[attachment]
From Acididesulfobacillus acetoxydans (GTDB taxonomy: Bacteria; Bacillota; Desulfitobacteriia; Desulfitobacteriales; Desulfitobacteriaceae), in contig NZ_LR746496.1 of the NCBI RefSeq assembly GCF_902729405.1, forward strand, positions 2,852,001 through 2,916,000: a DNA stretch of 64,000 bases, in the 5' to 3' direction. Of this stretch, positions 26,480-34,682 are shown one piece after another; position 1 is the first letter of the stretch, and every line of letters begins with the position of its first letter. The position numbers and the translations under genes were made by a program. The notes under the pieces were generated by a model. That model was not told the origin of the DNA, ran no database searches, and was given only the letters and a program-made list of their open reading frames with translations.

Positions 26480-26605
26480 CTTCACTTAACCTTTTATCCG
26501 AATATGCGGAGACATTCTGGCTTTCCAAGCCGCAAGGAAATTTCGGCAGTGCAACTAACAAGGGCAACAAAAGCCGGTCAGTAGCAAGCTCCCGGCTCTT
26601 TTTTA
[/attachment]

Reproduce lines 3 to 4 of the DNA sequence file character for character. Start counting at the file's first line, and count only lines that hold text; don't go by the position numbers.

26480 CTTCACTTAACCTTTTATCCG
26501 AATATGCGGAGACATTCTGGCTTTCCAAGCCGCAAGGAAATTTCGGCAGTGCAACTAACAAGGGCAACAAAAGCCGGTCAGTAGCAAGCTCCCGGCTCTT